Marty meets Taxi Driver’s toned down Travis Bickle with subtitles in Gigante, a delightfully improbable Latin American love story playing out despite enormous odds, in Uruguay. Crossing the line and back between supermarket security guard surveillance duty and puppy love voyeurism, Gigante melds daringly dark with lighthearted devilish charm. And it’s also that rare slice of workingclass life movie with a refreshing take on human labor, beyond drudgery and desensitizing routine.
Horacio Camandule is Jara in Gigante, the gentle giant title character in question. He’s a shy, pudgy young man who oversees the backroom security cameras overnight in a suburban Montevideo supermarket, to keep tabs on the cleaning staff who might be shoplifting or snacking on the merchandise without authorization, to say the least.
Bored out of his mind with the dull task at hand, Jara allows ill-advised fantasy to get the better of him, as his attention is drawn to an alluring but accident-prone cleaning woman (Leonor Svarcas) who has a tendency to knock over product displays while mopping. And he starts to follow her around the store via the cameras, but as his obsession escalates, he stalks her all over town as well, to her karate class, and even into the local movie theater to take in a mutant invasion movie.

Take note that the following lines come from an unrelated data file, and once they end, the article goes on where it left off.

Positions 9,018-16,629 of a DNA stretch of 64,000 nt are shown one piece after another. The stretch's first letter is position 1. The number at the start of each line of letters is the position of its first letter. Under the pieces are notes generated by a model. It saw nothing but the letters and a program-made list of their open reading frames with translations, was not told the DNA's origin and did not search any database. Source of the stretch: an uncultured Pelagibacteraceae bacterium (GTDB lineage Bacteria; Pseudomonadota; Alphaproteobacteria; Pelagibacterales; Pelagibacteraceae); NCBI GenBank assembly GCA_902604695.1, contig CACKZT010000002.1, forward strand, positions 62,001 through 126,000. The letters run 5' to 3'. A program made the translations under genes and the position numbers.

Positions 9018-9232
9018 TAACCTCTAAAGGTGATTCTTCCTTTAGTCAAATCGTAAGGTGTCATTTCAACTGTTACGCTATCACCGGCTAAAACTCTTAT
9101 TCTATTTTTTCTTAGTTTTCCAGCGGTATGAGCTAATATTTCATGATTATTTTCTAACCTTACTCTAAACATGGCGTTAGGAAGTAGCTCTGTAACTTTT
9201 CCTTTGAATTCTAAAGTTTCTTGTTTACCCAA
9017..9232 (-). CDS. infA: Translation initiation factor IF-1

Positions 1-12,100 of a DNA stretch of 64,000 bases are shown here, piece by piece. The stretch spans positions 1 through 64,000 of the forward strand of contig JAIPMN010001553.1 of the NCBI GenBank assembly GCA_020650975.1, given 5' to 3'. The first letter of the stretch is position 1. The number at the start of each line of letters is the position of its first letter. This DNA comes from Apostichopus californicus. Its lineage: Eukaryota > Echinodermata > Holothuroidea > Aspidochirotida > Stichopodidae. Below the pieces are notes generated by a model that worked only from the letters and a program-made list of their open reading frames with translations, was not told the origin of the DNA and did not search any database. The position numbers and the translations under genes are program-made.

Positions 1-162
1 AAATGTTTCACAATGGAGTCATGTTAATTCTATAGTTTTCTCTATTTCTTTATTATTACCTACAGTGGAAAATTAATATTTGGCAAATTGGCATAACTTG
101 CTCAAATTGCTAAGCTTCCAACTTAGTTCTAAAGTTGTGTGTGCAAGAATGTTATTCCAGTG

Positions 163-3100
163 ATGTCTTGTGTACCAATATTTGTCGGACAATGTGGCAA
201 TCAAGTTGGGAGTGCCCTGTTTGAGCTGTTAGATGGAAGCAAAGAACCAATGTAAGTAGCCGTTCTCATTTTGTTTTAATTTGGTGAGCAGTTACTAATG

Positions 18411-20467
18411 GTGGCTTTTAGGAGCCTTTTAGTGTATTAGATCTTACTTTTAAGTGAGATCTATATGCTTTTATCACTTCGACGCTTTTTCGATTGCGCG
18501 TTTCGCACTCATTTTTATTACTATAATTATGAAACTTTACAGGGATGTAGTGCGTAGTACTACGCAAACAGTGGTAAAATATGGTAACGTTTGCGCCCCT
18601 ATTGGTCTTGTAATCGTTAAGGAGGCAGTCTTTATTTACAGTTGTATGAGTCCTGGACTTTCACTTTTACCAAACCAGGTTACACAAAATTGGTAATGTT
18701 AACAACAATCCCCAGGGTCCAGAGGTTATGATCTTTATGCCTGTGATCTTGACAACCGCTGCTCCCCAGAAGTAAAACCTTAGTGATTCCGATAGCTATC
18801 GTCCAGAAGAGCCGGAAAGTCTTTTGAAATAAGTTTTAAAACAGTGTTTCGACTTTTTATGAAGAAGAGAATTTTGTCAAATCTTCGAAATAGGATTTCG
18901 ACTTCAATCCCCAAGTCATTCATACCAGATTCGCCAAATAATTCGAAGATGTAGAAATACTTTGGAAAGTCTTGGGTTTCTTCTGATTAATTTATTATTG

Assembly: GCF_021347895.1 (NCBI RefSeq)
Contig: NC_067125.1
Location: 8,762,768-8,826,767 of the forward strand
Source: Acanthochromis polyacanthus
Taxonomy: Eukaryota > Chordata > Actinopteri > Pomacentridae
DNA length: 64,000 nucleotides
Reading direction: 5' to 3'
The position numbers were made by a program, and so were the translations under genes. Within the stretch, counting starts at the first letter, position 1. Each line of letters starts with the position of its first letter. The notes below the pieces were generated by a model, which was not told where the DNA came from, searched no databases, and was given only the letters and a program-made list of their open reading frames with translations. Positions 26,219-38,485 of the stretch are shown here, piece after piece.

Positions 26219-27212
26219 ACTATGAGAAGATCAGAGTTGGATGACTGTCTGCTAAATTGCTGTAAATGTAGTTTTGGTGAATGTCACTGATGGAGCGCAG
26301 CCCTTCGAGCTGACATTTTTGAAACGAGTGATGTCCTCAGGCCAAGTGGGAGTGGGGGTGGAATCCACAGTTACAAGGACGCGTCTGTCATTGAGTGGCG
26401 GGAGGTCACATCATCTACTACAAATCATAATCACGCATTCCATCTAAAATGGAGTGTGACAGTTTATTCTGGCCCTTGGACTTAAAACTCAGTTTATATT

At one point, Jara attempts to interest his young nephew and videogame partner in assisting him in this rather bizarre romantic espionage, but the child balks as the idea. And soon Jara is buying newsstand knitting magazines as an undercover ploy, slugging men making crude remarks to his oblivious object of desire on the street – even though she can’t hear a thing because she’s fully plugged into her ipod – and stalking her blind date and perceived rival too.
Eventually a labor dispute with the store enrages Jara sufficiently, so that he summons enough courage to lose his hearty appetite for a bit, and get even with his bosses while hitting bashfully on his co-worker whose name he has finally discovered. Giddy guardian angel or sulking scary sicko? Director Adrian Biniez keeps audiences on their collective toes and guessing, for the continually surprising and deliciously quirky duration.